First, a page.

Welcome back to the science of reloading. If you haven’t already, I highly recommend reading part one as it goes over bench and press selection. Today we are going to discuss all the rest of the things you MUST have in order to begin reloading. We will also cover some of the nicer options that will exceed the bare minimum and make life easier and reloading less tedious and more fun. Once again, this is a beginner’s guide to reloading but some more experienced loaders might see some items they hadn’t thought of before.
You have your press and bench picked out, now what? The first thing is going to be a reloading manual or even better several so you can cross reference loads and data. You can’t do anything without a manual. They tell you everything from what size your brass needs to be trimmed to, how much and what kind of powder to use, how deep to seat your bullet, and some other information. Most of the manuals also give a brief history of each round and some tips on loading. If the manual is published by a bullet manufacturer, they may also give good descriptions of each bullet. So what manual should you get? Well that can be a difficult question especially starting out. The best manual to get is typically the one by the company that makes the bullet that you are using. That can be difficult when you start out since you will want to, and should, try several different bullets. Buying each manufacturer’s book would give you the most accurate information, but could have you buying several books. On the other hand, you could buy a book, like Lymen, that uses multiple different manufacturers bullets. It may not cover every single bullet produces, but gives you more data in one book.This decision is completely up to you. Personally, I like to cross reference and have multiple manuals.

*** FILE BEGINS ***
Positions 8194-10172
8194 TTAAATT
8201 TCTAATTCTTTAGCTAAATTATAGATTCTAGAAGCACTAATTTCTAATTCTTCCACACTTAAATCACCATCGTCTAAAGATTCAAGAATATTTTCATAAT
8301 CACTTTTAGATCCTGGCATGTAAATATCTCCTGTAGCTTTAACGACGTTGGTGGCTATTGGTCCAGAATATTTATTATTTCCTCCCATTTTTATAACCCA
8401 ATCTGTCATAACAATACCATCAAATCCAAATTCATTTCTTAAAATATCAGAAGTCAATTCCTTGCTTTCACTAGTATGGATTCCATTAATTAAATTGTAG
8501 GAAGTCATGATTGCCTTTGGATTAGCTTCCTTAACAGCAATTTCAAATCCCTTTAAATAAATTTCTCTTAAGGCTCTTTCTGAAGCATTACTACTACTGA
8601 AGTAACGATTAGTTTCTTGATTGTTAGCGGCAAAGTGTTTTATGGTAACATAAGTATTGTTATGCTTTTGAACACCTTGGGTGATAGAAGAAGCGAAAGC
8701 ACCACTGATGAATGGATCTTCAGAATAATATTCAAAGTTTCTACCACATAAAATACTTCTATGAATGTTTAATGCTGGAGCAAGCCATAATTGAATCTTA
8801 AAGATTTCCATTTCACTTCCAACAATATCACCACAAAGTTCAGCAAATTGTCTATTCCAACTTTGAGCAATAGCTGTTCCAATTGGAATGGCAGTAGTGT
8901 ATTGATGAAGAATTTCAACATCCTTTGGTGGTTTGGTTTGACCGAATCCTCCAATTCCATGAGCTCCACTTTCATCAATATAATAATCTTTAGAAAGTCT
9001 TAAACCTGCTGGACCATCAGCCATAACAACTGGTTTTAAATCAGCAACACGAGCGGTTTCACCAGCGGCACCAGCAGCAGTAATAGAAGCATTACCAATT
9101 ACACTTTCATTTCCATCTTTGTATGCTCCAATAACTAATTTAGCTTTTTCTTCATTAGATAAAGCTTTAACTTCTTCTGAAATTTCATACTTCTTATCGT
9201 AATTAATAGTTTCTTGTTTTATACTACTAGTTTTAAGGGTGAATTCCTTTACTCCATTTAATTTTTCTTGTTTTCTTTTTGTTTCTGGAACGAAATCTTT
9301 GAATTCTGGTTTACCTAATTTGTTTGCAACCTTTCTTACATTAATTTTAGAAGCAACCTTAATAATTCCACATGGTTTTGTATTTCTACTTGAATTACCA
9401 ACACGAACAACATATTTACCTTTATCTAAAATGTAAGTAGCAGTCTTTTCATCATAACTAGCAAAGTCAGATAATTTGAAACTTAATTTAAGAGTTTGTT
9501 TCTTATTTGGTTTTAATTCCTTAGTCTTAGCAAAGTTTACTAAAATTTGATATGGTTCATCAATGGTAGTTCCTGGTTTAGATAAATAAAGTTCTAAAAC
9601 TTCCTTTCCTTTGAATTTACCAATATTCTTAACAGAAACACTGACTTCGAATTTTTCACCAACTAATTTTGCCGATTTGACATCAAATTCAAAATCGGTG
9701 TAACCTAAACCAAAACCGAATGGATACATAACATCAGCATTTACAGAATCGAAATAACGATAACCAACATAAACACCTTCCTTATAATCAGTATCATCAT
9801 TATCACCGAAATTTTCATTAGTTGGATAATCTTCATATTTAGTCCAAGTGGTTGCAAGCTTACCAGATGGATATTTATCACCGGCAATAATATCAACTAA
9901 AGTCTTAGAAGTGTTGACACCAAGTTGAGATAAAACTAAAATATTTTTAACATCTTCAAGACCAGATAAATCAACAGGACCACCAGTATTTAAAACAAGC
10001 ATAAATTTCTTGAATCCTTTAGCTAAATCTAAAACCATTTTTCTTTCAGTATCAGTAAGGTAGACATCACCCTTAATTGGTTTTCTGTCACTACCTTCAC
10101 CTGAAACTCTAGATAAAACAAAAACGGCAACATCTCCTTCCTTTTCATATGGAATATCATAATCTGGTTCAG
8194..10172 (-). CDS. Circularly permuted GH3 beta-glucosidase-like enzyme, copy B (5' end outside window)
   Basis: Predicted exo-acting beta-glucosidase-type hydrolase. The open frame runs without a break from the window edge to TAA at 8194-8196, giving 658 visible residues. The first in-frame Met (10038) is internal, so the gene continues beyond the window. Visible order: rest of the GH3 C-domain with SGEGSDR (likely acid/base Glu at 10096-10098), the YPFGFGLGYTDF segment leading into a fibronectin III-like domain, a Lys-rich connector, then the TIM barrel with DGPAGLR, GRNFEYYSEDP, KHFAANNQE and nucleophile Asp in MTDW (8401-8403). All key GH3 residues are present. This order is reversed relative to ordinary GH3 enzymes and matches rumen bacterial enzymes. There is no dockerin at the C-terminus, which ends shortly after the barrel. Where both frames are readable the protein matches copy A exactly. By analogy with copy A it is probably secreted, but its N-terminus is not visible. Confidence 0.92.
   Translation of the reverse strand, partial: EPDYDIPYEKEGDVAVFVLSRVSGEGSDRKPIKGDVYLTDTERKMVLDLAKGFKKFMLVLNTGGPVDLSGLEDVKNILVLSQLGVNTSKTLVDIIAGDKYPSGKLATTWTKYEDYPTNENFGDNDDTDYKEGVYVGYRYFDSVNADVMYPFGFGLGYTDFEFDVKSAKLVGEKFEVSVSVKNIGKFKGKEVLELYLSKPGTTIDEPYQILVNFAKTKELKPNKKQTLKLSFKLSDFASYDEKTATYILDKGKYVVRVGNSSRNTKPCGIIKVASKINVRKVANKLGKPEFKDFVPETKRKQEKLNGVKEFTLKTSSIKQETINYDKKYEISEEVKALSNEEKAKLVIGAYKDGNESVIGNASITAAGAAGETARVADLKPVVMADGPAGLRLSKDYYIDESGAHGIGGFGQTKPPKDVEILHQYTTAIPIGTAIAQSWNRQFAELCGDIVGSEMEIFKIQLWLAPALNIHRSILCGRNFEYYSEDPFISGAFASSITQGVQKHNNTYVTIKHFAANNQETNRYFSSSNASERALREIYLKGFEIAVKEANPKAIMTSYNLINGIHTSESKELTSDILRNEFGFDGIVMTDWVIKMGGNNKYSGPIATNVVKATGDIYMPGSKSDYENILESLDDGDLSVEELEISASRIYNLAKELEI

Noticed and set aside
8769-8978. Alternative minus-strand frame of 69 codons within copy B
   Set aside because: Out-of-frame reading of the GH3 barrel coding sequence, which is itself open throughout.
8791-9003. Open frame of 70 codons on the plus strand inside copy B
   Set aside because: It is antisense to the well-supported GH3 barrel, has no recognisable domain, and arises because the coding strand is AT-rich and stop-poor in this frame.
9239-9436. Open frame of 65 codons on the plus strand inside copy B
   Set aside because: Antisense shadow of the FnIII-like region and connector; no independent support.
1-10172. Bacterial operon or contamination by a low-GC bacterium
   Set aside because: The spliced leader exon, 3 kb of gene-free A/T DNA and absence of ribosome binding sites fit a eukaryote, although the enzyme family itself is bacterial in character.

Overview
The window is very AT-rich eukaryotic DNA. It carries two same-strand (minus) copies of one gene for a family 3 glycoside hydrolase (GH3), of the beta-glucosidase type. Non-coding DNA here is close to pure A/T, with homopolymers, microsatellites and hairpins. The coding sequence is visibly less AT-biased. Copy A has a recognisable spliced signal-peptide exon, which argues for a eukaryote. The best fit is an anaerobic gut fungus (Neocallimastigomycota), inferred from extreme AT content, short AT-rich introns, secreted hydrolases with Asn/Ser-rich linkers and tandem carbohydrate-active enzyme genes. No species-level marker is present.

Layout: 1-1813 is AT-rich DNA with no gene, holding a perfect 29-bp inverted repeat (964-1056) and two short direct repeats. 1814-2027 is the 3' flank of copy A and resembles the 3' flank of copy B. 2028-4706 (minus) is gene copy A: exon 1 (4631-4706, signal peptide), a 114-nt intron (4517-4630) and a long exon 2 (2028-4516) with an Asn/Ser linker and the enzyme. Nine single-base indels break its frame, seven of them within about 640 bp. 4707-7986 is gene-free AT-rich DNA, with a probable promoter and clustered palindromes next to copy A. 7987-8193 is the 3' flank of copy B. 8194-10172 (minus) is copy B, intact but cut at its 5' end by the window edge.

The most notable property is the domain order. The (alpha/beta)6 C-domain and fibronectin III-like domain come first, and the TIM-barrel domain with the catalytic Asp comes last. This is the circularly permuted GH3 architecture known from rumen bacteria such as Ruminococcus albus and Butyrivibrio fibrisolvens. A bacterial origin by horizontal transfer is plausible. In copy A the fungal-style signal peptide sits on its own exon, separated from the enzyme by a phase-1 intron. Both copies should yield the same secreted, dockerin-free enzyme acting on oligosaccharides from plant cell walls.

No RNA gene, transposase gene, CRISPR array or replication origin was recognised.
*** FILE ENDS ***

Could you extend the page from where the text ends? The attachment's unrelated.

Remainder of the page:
The next thing you need to look at is your die set. You have a few options here depending on what your goals are. The prices on a die set can range from $30 to over $300. So let’s look at the cheaper dies first and work our way up. First we have Lee die sets (we keep seeing that name). They are the cheapest die sets but in some ways rather nice. They are very easy to adjust and they come with some extras you don’t see in other die sets. One of these extras is a shell holder which is very convenient since you have to have one. They also come with a powder scoop (we will talk about them later) and that can be nice if you decide to use one. And the best part is they are normally right around the $30 price point and you can make quality ammunition with them. Next we have the RCBS dies that are of a similar quality of the Lee dies but the seating die is a little bit more precise and consistent. They however don’t come with the shell holder or powder scoop but overall are a slightly better die. The adjustment on the seating dies are slightly more difficult to set but will be more precise. Next, in the same quality category, you have Hornady dies. I have not personally used them, but from talking with people that have they are just as good as the RCBS dies. Next in the the selection of dies you have are match (or competition) die sets. The biggest thing with them is that they have more precise adjustments and stricter tolerances than the regular dies. Next we will talk about redding competition dies they are one of the best die sets you can get but, much like the foster in our last article, they come at a price which is anywhere from $250 up to $350 per set depending on caliber. So what makes them worth so much more you ask? Well the biggest thing is the micrometer on the seating die that you can adjust accurately to .001” it also comes with a neck sizing die that allows you to adjust neck tension. This can be important during load development for extreme precision.